- Attainable cachet at a reasonable price
- Good fuel economy
- Great handling
- Cargo and passenger space less than competitors
- No standard navigation, driving assist technology
- Cost climbs quickly with options
Oh what a difference a scant fifteen years makes. When Porsche unveiled the Cayenne crossover in 2002, the furor was such that you’d think they’d decided to cancel their sports cars and switch over to minivans.
While it’s obvious that the two are related, the design language looks better on the scaled down Macan than the larger Cayenne.
Most Porsche fans have since grudgingly conceded that though the idea of their beloved marque being associated with mere crossovers is offensive, it’s a necessary evil if the brand is to stay afloat. Even the staunchest Porsche purist has to realize that without the Cayenne, there’d not only be no GT4, it’s quite possible that the niche automaker may not have pulled through the last economic implosion.
Forward to 2015, and there was barely a whimper from the rank and file when Porsche sent forth their second crossover, the smaller Macan.
Given a choice between the two, without any hesitation I’d go for the Macan. It has all of the presence, most of the performance, and much of the space in a far more manoeuvrable package.
For 2017 the lineup has expanded; with a new base model four-cylinder and GTS performance variant joining the original S and Turbo Macans.
While it’s obvious that the two are related, the design language looks better on the scaled down Macan than the larger Cayenne. The tidy dimensions impart a neater, less caricaturist look and the clamshell hood helps distinguish it from its bigger brother. Its lower stance, dramatically sloped roofline and scaled-down size bring it closer in overall appearance to Porsche’s sports cars. Though it’s related to the Audi Q5, the Macan isn’t, as some people mistakenly assume, just a rebadged Q5. Between them, there’s only about 30 percent in shared parts which include some interior components and the floor pan.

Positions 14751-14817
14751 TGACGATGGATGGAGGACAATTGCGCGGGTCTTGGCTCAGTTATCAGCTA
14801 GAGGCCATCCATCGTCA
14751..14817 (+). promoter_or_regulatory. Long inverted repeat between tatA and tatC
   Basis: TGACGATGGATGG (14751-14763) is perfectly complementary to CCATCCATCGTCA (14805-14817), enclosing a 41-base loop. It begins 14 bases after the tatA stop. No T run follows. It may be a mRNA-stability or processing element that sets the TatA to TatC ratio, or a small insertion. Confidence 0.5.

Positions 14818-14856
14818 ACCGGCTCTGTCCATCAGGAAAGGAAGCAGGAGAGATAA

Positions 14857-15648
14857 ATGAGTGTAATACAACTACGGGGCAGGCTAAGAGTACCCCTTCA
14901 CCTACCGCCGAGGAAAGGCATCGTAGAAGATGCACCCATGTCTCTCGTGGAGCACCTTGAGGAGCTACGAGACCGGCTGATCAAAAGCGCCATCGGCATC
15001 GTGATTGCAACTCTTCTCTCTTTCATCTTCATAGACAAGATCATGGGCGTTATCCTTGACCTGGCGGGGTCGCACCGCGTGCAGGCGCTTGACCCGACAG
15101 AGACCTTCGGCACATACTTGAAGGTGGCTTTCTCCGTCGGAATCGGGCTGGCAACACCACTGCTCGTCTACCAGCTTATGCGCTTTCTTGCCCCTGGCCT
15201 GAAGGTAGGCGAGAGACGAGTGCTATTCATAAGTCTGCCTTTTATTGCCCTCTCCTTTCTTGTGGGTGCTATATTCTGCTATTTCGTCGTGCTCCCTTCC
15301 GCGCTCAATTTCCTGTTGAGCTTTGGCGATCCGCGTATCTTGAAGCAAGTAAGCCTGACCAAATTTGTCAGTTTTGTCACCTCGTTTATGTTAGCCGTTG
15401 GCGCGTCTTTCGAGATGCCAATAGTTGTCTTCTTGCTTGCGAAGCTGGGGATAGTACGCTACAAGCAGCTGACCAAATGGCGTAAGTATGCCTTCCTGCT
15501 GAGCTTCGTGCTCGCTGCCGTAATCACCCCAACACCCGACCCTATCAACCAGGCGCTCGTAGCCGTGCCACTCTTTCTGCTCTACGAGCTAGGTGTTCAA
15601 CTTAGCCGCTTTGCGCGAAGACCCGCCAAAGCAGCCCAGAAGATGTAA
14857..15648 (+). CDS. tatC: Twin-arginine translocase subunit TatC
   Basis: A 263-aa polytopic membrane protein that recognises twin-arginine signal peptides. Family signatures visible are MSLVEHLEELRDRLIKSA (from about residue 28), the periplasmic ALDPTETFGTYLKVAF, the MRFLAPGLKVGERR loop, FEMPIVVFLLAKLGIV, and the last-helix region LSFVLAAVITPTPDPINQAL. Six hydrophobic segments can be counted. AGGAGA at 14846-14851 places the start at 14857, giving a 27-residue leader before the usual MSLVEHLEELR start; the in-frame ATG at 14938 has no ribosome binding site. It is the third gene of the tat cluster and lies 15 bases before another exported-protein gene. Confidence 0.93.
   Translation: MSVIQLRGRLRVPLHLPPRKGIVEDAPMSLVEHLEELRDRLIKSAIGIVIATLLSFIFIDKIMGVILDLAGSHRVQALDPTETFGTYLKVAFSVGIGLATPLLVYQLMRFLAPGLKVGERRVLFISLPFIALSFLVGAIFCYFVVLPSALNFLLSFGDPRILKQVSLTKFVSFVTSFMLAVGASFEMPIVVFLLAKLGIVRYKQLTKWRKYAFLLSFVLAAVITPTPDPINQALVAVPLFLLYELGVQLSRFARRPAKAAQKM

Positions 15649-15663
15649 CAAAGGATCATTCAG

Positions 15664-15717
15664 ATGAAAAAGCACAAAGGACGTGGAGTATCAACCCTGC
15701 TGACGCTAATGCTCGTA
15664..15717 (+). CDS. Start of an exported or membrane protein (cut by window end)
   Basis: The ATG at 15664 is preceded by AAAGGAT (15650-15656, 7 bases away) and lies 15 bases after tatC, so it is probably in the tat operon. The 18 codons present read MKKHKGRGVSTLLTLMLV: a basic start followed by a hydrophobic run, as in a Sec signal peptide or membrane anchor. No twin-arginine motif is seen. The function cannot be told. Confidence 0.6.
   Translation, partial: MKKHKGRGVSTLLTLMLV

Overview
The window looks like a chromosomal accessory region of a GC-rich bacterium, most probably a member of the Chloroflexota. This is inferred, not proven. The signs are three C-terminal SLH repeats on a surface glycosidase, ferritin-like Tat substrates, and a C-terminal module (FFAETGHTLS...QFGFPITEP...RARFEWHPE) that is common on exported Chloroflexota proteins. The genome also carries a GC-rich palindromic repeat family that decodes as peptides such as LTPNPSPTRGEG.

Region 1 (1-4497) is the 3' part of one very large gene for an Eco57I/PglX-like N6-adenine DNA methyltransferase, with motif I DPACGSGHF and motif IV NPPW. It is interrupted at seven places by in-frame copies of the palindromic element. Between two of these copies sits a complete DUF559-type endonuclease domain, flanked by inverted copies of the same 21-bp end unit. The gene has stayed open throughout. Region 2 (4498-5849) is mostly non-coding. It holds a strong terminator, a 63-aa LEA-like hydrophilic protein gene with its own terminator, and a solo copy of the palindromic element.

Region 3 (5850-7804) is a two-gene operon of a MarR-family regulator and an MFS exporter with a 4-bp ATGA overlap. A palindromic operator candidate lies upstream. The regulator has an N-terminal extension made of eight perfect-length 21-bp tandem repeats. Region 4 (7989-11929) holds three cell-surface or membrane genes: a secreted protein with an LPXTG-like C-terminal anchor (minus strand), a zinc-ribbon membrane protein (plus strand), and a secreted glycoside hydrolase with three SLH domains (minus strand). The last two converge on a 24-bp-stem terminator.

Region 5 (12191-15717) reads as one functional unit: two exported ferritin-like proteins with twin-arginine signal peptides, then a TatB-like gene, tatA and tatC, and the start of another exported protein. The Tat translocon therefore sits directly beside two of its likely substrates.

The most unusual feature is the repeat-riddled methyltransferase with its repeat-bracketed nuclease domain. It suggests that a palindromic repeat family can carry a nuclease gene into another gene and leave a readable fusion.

Our tester this week, the 2017 Porsche Macan turbo-charged four-cylinder, is now the entry-level vehicle in Porsche’s model lineup at just over $2,000 less than a base Boxster. Although like most Porsches, there’s myriad ways of loading on the features ’til the price is through the stratosphere, there’s nothing about this moderately optioned little premium AWD SUV that screams “entry-level”. In stealthy black, with 19-inch Turbo wheels ($1,890), there’s very little visually that separates this Macan from its pricier siblings. Only the true aficionado is likely to notice the absence of Porsche’s familiar quad tips or the dark grey callipers instead of the signature yellow or red.